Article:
Left-hander Randy Wolf (10-10), whose allowed departure by the Dodgers last offseason caused its share of fan anguish, lasted only five innings for the Brewers. He allowed four runs on seven hits, walked three and struck out four.

After the Brewers scored three times to go in front 3-1 in the bottom of the fourth, the Dodgers quickly regained the lead with three of their own in the fifth.

A Theriot double and walk to Ramirez preceded a run-scoring sacrifice fly by Matt Kemp. Casey Blake doubled Ramirez to third, before James Loney’s sharp single scored both.

Jonathan Broxton pitched a perfect eighth inning, and Ronald Belisario, George Sherrill and Octavio Dotel each got one out in the ninth, Dotel getting credit for his 22nd save, but first as a Dodger.

-- Steve Dilbeck

Dodgers celebrate the return of Manny Ramirez with four home runs in 8-5 victory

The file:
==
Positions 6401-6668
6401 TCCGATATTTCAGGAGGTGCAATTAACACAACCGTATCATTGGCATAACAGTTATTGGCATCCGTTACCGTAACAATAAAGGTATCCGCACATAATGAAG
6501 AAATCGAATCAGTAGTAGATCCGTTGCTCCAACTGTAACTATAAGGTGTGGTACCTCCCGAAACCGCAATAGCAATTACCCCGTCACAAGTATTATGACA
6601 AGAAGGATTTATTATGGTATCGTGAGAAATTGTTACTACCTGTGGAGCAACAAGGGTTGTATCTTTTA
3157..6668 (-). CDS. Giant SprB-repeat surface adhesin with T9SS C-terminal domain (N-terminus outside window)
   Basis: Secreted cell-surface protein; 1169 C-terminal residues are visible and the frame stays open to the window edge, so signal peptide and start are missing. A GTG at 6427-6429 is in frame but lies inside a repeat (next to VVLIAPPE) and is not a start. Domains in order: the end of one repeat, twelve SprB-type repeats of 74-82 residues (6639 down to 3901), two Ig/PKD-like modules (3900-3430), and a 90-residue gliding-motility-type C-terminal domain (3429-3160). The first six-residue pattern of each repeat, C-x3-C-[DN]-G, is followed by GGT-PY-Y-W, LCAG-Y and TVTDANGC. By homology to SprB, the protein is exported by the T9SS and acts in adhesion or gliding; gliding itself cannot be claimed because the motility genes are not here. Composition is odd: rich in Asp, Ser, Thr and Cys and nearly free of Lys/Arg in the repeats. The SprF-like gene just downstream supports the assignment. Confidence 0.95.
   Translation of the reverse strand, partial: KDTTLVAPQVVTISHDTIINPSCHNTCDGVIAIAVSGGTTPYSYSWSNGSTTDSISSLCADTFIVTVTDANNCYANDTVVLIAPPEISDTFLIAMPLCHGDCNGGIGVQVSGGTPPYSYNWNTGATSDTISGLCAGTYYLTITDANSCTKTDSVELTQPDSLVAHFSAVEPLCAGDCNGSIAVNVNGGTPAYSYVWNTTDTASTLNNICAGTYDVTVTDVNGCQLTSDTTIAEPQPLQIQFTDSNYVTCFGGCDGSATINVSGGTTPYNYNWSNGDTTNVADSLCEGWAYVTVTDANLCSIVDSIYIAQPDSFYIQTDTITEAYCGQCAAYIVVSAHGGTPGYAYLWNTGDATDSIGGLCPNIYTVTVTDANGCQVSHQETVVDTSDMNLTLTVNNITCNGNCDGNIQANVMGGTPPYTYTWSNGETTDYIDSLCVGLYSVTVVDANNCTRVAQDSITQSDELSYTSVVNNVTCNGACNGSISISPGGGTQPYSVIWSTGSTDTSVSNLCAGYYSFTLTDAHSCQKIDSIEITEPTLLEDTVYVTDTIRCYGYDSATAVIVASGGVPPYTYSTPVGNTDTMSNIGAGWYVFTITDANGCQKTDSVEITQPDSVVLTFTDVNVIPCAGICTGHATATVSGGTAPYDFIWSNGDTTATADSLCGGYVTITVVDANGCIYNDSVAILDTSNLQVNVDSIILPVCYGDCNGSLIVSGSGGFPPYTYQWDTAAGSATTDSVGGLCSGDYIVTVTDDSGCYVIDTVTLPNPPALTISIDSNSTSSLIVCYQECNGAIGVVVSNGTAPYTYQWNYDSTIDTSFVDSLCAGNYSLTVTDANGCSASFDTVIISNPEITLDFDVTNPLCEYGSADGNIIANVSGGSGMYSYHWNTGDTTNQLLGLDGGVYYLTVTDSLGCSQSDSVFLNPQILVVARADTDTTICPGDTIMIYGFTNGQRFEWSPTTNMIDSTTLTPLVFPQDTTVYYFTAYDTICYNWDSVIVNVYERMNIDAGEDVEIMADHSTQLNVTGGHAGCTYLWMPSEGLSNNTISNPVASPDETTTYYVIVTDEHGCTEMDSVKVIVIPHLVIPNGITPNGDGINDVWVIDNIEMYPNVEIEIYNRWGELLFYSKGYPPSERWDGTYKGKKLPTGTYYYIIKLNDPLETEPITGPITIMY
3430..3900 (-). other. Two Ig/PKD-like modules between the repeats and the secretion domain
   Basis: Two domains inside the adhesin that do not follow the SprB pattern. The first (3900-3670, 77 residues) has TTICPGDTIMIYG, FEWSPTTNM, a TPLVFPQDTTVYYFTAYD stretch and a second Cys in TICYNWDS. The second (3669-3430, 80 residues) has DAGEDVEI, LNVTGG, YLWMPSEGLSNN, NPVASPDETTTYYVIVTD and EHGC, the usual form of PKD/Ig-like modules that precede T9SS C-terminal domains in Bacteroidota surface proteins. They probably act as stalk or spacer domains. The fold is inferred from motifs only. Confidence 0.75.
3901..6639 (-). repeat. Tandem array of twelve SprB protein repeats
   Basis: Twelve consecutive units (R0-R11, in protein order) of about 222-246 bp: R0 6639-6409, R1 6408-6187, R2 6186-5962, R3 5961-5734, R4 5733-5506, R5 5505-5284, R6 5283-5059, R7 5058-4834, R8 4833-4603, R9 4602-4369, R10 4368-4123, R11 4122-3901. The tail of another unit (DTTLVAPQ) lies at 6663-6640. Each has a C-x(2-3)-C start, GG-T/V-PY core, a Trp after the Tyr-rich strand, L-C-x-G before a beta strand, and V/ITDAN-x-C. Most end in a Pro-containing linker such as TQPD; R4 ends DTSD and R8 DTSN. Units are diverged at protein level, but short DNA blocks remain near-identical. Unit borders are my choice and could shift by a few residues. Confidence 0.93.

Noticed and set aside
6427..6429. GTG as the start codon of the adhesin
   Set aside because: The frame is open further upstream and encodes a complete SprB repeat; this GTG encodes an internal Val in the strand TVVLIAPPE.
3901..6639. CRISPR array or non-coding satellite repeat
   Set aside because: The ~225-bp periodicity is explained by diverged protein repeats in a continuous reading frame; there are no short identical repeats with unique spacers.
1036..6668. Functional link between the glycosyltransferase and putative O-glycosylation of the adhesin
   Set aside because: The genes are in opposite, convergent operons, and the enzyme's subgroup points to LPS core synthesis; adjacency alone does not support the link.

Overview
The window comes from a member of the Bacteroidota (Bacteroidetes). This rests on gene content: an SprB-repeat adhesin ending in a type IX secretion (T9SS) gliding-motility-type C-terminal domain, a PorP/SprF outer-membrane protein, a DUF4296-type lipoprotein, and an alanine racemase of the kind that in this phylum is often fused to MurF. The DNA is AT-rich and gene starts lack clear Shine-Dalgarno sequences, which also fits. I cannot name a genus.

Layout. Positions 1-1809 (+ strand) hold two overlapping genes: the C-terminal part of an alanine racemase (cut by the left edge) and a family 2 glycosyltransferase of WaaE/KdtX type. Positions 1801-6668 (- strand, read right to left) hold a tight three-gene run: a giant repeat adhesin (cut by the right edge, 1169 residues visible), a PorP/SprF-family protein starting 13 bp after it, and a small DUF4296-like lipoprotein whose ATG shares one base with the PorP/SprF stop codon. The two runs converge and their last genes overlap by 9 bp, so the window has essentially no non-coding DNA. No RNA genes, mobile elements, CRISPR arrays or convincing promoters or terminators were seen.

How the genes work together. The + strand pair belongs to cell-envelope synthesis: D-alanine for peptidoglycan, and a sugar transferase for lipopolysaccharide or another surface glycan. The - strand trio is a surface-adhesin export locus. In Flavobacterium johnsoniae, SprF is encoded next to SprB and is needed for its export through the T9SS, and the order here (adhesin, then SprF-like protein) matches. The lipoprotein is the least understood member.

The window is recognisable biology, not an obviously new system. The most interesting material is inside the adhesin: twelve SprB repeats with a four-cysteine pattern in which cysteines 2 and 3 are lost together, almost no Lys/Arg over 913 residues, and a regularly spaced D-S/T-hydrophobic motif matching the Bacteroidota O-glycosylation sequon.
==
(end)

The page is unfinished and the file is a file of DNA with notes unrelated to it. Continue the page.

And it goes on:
Manny Ramirez returned Saturday. Home runs immediately rocketed out of Dodger Stadium. Dodgers’ home runs. Four of them all together.

Ramirez hit none of them, though it could be argued his mere presence in the lineup helped his cohorts get remarkably better pitches to hit.

Of course, it could also be argued the hitters were helped by it being right-hander Johnny Cueto’s first start in 11 days after his suspension for that little kicking participation in the Reds-Cardinals brouhaha.

Regardless, the home runs by Ryan Theriot, Andre Ethier, Jay Gibbons and Matt Kemp -- all solo shots -- spurred the Dodgers on to an 8-5 victory to snap the Reds’ seven-game winning streak.

Ramirez was activated off the disabled list prior to the game and immediately inserted into left and into the third in the batting order.

He received modest applause when introduced and then trotted out to left field with his now-familiar dreadlocks, though they did appear a tad longer than when last seen.

Fighting a series of leg injuries, Ramirez has missed half the season and appeared in one full game since June 29. He had been on the disabled list since straining his calf on July 16.

Personally, the night was uneventful for Ramirez. He went 0 for 3 with a pair of strikeouts. He left the game after the fifth, the Dodgers then seeming comfortably ahead, 7-1.